Proposals for research funding illustrate their impact by describing how they will train researchers so that they be employable. Employability as a concept has become normalized, leading to funding opportunities, research projects, university courses and programs that survive only if they can promise to deliver a path to higher earnings. To meet this criteria, research projects train researchers in skills to capacitate them to work in a variety of academic and non-academic positions.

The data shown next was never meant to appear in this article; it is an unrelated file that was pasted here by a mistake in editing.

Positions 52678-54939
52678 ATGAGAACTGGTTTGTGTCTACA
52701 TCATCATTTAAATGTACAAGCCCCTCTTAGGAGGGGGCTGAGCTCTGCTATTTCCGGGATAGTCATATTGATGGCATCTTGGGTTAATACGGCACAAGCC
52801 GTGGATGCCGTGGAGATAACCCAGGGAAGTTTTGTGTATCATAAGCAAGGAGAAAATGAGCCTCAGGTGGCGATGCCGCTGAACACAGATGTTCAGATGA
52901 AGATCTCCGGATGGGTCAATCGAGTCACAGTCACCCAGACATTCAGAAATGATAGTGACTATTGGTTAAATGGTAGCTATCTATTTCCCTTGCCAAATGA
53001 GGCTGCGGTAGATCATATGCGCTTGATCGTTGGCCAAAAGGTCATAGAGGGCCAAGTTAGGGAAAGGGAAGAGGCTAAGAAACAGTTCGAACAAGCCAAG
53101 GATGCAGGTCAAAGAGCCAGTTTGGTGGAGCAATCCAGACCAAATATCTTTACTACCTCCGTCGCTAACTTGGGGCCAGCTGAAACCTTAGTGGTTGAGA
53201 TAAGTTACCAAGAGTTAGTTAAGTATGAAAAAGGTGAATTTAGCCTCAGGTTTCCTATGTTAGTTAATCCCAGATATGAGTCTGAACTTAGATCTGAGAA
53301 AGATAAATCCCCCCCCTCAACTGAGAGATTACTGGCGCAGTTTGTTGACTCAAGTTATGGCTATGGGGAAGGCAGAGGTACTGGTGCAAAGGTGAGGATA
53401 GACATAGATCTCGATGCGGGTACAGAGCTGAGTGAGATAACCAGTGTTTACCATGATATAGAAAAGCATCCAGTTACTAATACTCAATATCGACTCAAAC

Employability–as a modified model of the linear career path model–is a reductive vision of a more ecologically-sound life path. By disregarding non-instrumentalist values within humanities scholarship, making researchers employable ignores different forms of training possibilities and opportunities. Satisfying employability as an impact criteria molds the researchers into marketable, tradable, commodities whom are personally responsible for their failures in employment and career. Because markets change, jobs increase or decrease, “employable” researchers can only find success in the terms of the market. In other words, universities bear little responsibility for providing researchers with jobs while they rely more heavily upon non-institutional funds. And, as a virtue of their employability, researchers are often uprooted, traded like sports players, and disincentivized to form lasting, meaningful relationships with local communities. Though a broader imagining of employability could take individual factors, personal circumstances, and external factors into account, employability negates the justification for actively cultivating skills and talents that do not serve the growth of the market economy. Employability serves globalized economic or political values over social or environmental ones.